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Misquoting Jesus: The Story Behind Who Changed the Bible and Whyby Bart D. Ehrman
"[A] fascinating account of New Testament textual criticism....For believer or atheist, I recommend Misquoting Jesus to anyone with an interest in where this ancient anthology that has helped shape our culture came from." Doug Brown, Powells.com (read the entire Powells.com review)
Synopses & Reviews
For almost 1,500 years, the New Testament manuscripts were copied by hand — and mistakes and intentional changes abound in the competing manuscript versions. Religious and biblical scholar Bart Ehrman makes the provocative case that many of our widely held beliefs concerning the divinity of Jesus, the Trinity, and the divine origins of the Bible itself are the results of both intentional and accidental alterations by scribes.
In this compelling and fascinating book, Ehrman shows where and why changes were made in our earliest surviving manuscripts, explaining for the first time how the many variations of our cherished biblical stories came to be, and why only certain versions of the stories qualify for publication in the Bibles we read today. Ehrman frames his account with personal reflections on how his study of the Greek manuscripts made him abandon his once ultra–conservative views of the Bible.
"In the absence of any original manuscripts of the books of the New Testament, how can we be sure that we're getting the intended words and meaning? Ehrman, professor of religion at UNC-Chapel Hill, has devoted his life to the study of such questions and here offers an engaging and fascinating look at the way scholars try to answer them. Part memoir, part history and part critical study, he traces the development of the academic discipline called textual criticism, which uses external and internal evidence to evaluate and compare ancient manuscripts in order to find the best readings. Ehrman points out that scribes altered almost all of the manuscripts we now have. In the early days of the Christian movement, scribal error often arose simply from unintentional omissions of words or lines. As Christianity evolved into an official religion under Constantine, however, scribes often added material to existing manuscripts or altered them to provide scriptural support for Christian doctrine or to enforce specific views about women, Jews or pagans. Ehrman's absorbing story, fresh and lively prose and seasoned insights into the challenges of recreating the texts of the New Testament ensure that readers might never read the Gospels or Paul's letters the same way again." Publishers Weekly (Starred Review) (Copyright Reed Business Information, Inc.)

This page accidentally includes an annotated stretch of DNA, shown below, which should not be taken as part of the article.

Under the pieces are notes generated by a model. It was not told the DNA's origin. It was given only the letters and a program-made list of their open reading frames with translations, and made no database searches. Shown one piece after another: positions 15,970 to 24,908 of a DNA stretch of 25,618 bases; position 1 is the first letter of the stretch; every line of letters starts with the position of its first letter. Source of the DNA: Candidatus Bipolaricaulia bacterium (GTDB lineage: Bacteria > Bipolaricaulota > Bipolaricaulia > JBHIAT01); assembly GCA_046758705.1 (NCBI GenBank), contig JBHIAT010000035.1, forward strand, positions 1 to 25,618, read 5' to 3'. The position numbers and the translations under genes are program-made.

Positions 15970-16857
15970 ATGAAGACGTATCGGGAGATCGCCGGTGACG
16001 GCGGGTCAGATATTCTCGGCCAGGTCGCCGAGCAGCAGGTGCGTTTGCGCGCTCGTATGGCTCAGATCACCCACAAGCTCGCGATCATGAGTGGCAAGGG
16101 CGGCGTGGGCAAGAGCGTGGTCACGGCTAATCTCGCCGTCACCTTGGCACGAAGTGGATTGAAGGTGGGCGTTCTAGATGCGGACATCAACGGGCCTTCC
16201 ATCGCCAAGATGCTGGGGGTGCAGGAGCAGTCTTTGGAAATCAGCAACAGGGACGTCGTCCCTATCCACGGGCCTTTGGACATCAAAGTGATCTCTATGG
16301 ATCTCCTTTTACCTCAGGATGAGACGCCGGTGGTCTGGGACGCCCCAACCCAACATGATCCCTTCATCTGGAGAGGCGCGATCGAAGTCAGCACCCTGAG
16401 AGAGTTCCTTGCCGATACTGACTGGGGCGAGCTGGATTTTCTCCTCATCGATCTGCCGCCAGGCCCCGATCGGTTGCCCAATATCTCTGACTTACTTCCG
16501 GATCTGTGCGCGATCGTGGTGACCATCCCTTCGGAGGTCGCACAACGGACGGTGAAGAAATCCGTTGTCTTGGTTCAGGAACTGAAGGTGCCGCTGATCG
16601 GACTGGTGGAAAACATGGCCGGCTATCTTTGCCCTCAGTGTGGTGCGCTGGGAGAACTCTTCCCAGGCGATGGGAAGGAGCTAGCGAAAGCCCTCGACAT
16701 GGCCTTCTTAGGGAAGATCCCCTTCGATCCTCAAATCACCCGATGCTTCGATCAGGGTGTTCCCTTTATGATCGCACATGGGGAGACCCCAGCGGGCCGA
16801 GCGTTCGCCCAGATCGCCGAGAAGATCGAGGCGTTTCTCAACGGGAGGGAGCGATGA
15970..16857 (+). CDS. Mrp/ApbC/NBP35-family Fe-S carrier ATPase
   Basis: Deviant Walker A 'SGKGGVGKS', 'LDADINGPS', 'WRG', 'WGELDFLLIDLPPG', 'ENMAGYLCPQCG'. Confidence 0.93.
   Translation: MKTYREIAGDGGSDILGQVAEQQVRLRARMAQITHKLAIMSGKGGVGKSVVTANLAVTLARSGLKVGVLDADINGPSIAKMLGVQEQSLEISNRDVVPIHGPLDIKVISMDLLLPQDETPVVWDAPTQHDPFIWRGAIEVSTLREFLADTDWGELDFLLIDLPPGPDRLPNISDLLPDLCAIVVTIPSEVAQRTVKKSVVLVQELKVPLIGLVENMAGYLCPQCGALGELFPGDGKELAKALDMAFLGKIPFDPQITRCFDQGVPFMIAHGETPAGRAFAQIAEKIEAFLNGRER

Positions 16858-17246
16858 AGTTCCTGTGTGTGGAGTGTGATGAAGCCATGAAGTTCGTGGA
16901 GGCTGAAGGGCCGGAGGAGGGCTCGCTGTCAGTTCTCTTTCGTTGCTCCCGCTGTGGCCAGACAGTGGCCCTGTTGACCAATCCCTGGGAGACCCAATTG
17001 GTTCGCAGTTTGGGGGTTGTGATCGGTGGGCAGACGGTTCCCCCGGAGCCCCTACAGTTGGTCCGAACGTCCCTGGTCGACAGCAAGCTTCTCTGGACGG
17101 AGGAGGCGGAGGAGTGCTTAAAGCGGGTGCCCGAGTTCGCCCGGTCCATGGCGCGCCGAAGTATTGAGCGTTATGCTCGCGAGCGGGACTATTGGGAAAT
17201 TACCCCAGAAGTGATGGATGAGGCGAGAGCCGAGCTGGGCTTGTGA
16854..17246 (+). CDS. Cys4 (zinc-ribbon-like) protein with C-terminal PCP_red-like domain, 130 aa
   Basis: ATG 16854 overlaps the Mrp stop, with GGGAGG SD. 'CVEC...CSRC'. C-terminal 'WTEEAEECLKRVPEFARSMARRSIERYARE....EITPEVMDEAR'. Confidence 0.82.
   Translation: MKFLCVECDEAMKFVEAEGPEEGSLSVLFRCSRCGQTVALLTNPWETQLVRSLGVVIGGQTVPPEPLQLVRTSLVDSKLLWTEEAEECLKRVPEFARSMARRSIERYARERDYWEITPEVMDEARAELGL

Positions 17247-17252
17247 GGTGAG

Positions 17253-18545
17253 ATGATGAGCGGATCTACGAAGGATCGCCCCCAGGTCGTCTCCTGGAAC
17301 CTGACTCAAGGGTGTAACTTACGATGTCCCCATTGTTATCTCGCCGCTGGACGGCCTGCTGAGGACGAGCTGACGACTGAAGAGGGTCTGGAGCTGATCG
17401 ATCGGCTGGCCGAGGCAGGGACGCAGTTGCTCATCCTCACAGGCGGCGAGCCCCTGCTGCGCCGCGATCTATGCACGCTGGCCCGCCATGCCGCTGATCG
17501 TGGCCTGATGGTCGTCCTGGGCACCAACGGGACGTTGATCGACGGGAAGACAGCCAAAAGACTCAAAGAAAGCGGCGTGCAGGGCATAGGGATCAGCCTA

"Although he addresses a popular audience, [Ehrman] undercuts the very religious attitudes that have made the Bible a popular book. Still, this is a useful overview for biblical history collections." Booklist
"Offers a fascinating look into the field of textual criticism and evidence that Scriptures have been altered." Charleston Post & Courier
"Whichever side you sit on regarding Biblical inerrancy, this is a rewarding read." Dallas Morning News
"[An] accessible lay introduction to New Testament textual criticism....Recommended." Library Journal
Now in paperback, this New York Times bestseller explores the mistakes and changes that ancient copyists made to the New Testament that greatly impacted the Bible used today.
The author of Lost Christianities reveals how ancient scribes erroneously or deliberately changed New Testament stories in the face of period cultural, theological, and political disputes, explaining how numerous Christian beliefs are based on altered texts.
About the Author
Bart D. Ehrman chairs the Department of Religious Studies at the University of North Carolina at Chapel Hill. He is an authority on the history of the New Testament, the early church, and the life of Jesus. He has taped several highly popular lecture series for the Teaching Company and is the author of Lost Christianities: The Battles for Scripture and the Faiths We Never Knew and Lost Scriptures: Books that Did Not Make It into the New Testament. He lives in Durham, North Carolina.
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